Lewis Black up close isn’t nearly as deranged as those who know him only from his guest rants on The Daily Show might have supposed. We were used to seeing him at a desk, suit rumpled and tie askew, having a clamorous nervous breakdown over this or that. Lewis Black is the Andy Rooney of the Jon Stewart set, griping and grimacing for our amusement as the veins in his neck pulse like earthworms after a rain. But on the stage of Broadway’s Marquis Theatre on Monday night, Black leavened rants about Donald Trump, Hillary Clinton and the endless election cycle with crêpes of wrath that would have sounded right at home coming from the stage at Grossinger’s.

Lewis Black performing "Black To The Future" Monday night on Broadway.
Lewis Black performing “Black To The Future” Monday night at the Marquis Theatre on Broadway.
Jeremy Gerard

I grew up in a household where yelling was the currency of the realm, so Black doesn’t make me wince even when the curse words aren’t being bleeped. “We are living at the precise intersection of satire and reality,” he says, adding, “we are living in fictional times.” I know for a fact that it’s possible to holler for 90 minutes without a break, so for Black’s forays into such lighter fare as the sight in Denmark of a bus ad showing bare breasts (“Glistening!” he lily-gilds), I was modestly grateful. This led to a secondary diversion into the psychodynamics of breast augmentation and a riff on the dangers of eyeliner. A very odd detour into the widespread release, in the 1980s, of mentally ill people from institutions, is surprisingly naïve (though it does resolve in a plea for treatment and empathy for people suffering with mental illness). He read a brief newspaper account of a German woman who was lactating and robbed a pharmacy by squirting milk into the surprised faces of two clerks. Black suggested it as a tactic for the moderator of the candidates’ debate.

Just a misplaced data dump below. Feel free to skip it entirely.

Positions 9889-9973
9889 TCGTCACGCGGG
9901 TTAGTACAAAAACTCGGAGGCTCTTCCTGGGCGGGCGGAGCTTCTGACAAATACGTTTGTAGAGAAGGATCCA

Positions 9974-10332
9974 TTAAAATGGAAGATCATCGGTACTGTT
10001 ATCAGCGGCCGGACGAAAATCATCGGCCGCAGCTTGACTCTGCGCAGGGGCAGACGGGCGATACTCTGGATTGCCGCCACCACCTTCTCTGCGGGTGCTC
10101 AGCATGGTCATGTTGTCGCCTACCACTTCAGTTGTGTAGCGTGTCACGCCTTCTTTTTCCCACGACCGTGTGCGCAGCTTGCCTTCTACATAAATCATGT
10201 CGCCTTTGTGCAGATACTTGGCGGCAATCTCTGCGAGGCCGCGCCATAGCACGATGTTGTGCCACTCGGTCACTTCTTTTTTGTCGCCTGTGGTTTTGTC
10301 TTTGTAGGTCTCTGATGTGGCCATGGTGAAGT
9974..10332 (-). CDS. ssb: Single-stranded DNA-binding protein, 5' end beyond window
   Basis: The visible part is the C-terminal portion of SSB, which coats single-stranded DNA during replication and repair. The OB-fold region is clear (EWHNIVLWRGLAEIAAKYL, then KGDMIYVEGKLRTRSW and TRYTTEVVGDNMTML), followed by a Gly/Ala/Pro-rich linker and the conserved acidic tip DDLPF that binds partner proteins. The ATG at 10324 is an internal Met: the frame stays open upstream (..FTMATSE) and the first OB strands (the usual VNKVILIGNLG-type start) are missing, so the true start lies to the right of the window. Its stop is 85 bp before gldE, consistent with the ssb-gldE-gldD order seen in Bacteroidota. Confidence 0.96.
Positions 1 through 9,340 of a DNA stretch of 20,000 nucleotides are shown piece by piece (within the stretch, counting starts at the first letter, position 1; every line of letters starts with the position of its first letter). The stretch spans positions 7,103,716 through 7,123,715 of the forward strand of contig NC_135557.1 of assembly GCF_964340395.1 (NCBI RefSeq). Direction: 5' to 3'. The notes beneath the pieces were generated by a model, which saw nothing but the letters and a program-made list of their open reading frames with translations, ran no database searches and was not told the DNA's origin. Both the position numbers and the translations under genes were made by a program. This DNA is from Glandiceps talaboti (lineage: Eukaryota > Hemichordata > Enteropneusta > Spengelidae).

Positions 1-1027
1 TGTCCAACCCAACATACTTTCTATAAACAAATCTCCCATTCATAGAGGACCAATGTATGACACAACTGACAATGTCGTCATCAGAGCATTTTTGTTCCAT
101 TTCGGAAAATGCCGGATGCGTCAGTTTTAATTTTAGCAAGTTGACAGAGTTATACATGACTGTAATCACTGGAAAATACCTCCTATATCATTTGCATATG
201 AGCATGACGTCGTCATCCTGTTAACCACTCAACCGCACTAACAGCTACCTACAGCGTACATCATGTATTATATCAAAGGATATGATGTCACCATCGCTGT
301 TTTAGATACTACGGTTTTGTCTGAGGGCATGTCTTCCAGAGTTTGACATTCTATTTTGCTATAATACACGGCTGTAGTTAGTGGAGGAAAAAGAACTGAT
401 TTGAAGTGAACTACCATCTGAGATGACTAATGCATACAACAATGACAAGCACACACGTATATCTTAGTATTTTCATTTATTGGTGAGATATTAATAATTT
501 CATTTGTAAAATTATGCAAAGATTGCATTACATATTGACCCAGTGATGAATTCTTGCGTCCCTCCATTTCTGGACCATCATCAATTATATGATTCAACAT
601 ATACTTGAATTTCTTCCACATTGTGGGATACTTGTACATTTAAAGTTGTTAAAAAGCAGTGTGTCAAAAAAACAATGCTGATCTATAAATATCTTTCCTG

And that’s what we came for: the politics. Black is as sharp as his neatly pressed dark suit, white shirt, and powder-blue tie set snug against his neck. The show is called Black To The Future, and he launches the act by sharing our pain over the endless presidential campaign, which began, he notes, “sometime during the Second World War.” Listening to both candidates discuss how they’re going to defeat ISIS, he says, “I’m more afraid of the solutions and ideas of the leaders of this country than I am of ISIS.” Honestly? He avers that his own military credentials consist of “three years as a Cub Scout and three weeks of USO tours.” His plan is drop — well I won’t kill the joke (which was on a respirator to begin with). But I will say that most of the barbs aimed at the GOP Field Of 16 defeated by Trump, while funny, struck me as beyond their shelf-life. I’m pretty certain that universal loathing of Ted Cruz no longer rates as revelation. Even his notion that reality is so absurd as to defy satire seems a little tired.

And while Black is on the record as supporting Hillary, perhaps with fingers pinching nose, he doesn’t seem to see the reputed tightening of the race as cause for alarm. His arrows pierce all comers. Trump the great businessman? “He bankrupted a casino. Think about that.” He questioned Clinton’s mental health, yet it seemed odd that, following a weekend rich with material, Black stayed on script: No one likes either of them. The only thing he’s certain of, the comedian said, is that “this has to be the last time we spend this much time electing a president.” Yes, what a long, strange journey it’s been. But he could holler a little louder about what’s at stake. We can take it.